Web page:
The week off has been so useful! I have written a few reviews and read and come up with some story ideas. I have also been using Memrise, a website that is stupidly useful for learning vocabulary and things, to a point of addiction, mainly because there's a leaderboard feature and I plan to beat Katy at all of it. And she plans to beat me. It's excellent motivation!
I'll do a post or two a week while my heavy revision happens. Email replies will be slow but
will happen in time. I'm planning the Rainbow Reads (LGBTQIAetc) event, and have some ideas-if you have any or would like to be included when I email things out, please share them in comments/emails.
Anyway, it's Lucy the Reader/Queen of Contemporary's blogoversary week, and she asked us all to make an Embracing My Inner Geek post. I am totally in favour of this being a full on meme, by the way. It might actually make me write a discussion post. So, for the first feature, I'm talking about...well, you can tell. This was totally not an excuse for having a picture of River Song on my blog. Ok, maybe. Onwards.
Stories are great. They should grip you from the beginning and hold you until the end. And often they do. And so your friend wants to share their love of this thing, and you're listening and thinking "this is rather good" and getting into it and.... ARGH. They've given away an important plot twist! SPOILERS!!!
So, what's the problem with spoilers? There's a difference between knowing and ending to a story because you've read it and loved it, and knowing the the ending to a story because someone told you. Going into a story knowing what happens, who survives, who doesn't, takes away a little of the thrill of the ride, the suspense, the terror, the anticipation.
I try and avoid sharing spoilers as much as possible. I think it's a simple courteousy to anyone who hasn't enjoyed the story and wants to. If I enjoyed it for it's twists and turns, and then told someone all these twists and turns, then they can't enjoy the story for its twists and turns because they won't be a surprise.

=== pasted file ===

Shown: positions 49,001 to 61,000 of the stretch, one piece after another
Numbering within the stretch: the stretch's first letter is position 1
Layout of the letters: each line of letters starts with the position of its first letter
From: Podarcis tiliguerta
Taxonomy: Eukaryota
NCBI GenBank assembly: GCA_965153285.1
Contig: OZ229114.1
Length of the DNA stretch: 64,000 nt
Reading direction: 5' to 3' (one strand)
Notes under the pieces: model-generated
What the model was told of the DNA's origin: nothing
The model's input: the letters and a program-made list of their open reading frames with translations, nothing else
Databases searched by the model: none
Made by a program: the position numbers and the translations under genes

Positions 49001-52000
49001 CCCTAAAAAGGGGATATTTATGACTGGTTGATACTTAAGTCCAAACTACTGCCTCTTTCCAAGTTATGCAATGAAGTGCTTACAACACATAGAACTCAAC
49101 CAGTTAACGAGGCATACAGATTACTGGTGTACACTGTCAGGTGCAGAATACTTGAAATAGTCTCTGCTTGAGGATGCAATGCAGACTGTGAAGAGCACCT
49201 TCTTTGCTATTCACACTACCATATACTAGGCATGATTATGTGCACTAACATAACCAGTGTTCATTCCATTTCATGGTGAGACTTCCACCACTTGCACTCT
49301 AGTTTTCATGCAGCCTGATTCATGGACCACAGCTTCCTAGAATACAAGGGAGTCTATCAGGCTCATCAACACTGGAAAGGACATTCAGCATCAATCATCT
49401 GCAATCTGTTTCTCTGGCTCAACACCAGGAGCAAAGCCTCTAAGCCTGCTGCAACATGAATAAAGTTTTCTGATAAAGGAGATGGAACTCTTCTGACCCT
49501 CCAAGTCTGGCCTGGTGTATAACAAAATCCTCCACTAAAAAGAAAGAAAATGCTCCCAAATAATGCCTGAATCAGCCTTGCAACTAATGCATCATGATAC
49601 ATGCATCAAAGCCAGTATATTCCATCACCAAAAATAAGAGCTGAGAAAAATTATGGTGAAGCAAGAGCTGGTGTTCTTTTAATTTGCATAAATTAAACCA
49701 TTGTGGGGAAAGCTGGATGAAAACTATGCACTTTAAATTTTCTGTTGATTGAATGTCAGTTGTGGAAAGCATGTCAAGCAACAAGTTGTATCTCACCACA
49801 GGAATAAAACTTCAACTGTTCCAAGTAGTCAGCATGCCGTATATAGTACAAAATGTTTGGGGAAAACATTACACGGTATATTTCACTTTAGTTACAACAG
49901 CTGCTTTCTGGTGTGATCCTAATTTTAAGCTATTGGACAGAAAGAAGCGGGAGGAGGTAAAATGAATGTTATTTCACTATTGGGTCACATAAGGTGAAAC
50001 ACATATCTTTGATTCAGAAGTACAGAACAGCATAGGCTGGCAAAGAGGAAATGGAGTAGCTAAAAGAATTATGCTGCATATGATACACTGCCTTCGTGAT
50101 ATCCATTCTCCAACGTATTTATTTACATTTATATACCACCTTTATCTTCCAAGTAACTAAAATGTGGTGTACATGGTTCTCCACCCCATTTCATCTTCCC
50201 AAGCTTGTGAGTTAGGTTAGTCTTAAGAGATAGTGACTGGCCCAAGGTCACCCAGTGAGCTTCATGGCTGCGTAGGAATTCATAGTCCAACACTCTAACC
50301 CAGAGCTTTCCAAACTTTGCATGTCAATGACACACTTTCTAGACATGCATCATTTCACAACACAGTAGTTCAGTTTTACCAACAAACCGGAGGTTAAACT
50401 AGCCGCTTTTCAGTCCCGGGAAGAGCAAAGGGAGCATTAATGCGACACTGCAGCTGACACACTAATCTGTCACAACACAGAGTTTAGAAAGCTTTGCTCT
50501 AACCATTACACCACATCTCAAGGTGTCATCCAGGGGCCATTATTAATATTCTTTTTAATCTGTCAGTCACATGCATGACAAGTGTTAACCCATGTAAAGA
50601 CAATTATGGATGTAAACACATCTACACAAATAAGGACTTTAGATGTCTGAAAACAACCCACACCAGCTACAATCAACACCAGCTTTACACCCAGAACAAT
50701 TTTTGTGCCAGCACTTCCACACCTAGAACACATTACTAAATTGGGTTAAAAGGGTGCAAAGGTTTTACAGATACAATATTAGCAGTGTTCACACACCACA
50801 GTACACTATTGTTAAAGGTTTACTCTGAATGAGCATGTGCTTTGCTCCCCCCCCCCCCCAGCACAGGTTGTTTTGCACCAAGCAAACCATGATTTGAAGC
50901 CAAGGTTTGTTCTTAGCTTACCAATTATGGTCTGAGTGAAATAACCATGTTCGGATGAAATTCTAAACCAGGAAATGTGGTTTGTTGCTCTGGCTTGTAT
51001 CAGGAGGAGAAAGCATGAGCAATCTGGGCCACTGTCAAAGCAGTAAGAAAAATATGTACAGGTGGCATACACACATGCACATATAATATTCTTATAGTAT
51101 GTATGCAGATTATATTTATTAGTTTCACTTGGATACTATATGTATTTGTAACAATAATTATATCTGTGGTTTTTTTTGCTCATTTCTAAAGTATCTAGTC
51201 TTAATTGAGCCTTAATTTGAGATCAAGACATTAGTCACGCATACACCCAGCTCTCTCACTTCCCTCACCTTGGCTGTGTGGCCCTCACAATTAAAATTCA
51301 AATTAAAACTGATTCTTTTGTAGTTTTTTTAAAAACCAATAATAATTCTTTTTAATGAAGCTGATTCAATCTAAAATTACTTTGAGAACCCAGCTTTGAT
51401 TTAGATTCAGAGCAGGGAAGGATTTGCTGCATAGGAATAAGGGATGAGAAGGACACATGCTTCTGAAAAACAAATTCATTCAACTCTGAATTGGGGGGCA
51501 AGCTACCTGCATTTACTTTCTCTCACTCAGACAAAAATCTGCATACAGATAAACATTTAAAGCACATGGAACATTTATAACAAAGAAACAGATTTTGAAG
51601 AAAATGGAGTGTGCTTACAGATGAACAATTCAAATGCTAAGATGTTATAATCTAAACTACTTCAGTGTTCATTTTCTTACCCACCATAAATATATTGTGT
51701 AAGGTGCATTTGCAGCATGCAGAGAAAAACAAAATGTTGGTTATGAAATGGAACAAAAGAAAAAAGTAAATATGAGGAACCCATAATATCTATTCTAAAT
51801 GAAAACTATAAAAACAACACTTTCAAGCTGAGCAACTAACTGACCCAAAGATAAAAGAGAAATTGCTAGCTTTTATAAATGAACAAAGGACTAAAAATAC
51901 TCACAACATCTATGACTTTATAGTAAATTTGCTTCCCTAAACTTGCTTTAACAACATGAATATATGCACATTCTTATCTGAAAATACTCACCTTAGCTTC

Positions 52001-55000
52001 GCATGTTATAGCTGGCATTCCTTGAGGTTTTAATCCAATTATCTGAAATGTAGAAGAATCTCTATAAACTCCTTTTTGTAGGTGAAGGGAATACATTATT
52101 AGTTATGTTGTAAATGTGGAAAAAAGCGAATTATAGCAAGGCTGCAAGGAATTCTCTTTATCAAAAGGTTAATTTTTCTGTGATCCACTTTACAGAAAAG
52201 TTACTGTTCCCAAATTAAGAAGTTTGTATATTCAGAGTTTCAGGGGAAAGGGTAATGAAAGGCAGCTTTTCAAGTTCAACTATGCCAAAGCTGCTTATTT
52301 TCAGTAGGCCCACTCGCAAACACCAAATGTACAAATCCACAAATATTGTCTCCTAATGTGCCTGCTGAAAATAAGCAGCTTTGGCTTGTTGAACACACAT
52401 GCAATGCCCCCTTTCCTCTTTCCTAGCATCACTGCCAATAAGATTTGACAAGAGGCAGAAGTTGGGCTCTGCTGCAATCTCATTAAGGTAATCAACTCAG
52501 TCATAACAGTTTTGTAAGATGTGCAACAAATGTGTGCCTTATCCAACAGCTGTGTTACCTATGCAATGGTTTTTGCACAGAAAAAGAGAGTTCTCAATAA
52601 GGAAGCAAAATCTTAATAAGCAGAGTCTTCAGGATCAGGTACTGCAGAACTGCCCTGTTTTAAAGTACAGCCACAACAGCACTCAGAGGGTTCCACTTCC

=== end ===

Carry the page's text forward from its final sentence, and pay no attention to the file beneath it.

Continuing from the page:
I know some people like knowing endings to books. There's a feature, Happily Ever Endings by Down the Rabbit Hole, devoted to them-more for the purpose of refreshing before book 2, but if you stumble across it by accident, you may ruin a book (I'm NOT saying there's anything wrong with this feature. It's extremely useful. Go check it out. But be careful). And some things are just so well known that it's not a spoiler, more common knowledge.
Sometimes, spoilers are really really hard to keep. Or hard to determine whether or not they're a spoiler. Or are from older sources so more people may have heard of them. Marking a spoiler is tricky in certain cases, and I for one feel bad if I accidentally spill a plot twist.
What if it's the catalyst for the main events? For example, something in Will Grayson Will Grayson regarding Will's boyfriend that he has been chatting to online. Does it count if it gets the rest of the plot going? I'd say yes, particularly in this example as it was kind of important to Will's self esteem/mental health/happiness and marked a kind of turn for him.
Plot twists- if it happens early enough, I'd say that it isn't a spoiler. For example, I found an angry person complaining about being told about someone's death in Supernatural. Said death happened in the first few minutes of the first ever episode. It was not a spoiler in any way, and was really amusing seeing that person getting worked up about it. My general feeling is if it happens within the first 10% of the novel/story, it's fair game, if it's an addition to the plot such as a character or subplot opening, say it, if it's something that made you go "whoa. What. That was unexpected", it's a spoiler.
Age of source comes into it aswell. Aiden Turner was being interviewed about his role in the Hobbit as Kili, and someone asked him "have you got any spoilers for film two, that you're filming now?" His response went along the lines of "It was written in 1937. There'
s not much to spoil." And I get where he's coming from. Things that have been around for such a long time may have seeped into common knowledge, and if they havent, have existed long enough for you to get your hands on it. Sarah and I have a rule- no spoilers on anything that's older than 50 years.
The only rule that I think everyone should keep is TAG YOUR SPOILERS. That way, you can say what you want, and those who want to know things can, and those who don't want to know can walk away. That way everyone's happy.
So, yeah. That's a basic sum up of my spoiler rules. If it's old, early, or not that surprising, then it's not a spoiler. If it's something surprising to you, it is a spoiler, so either keep it quiet or tag it. I hope that helped, Sweetie.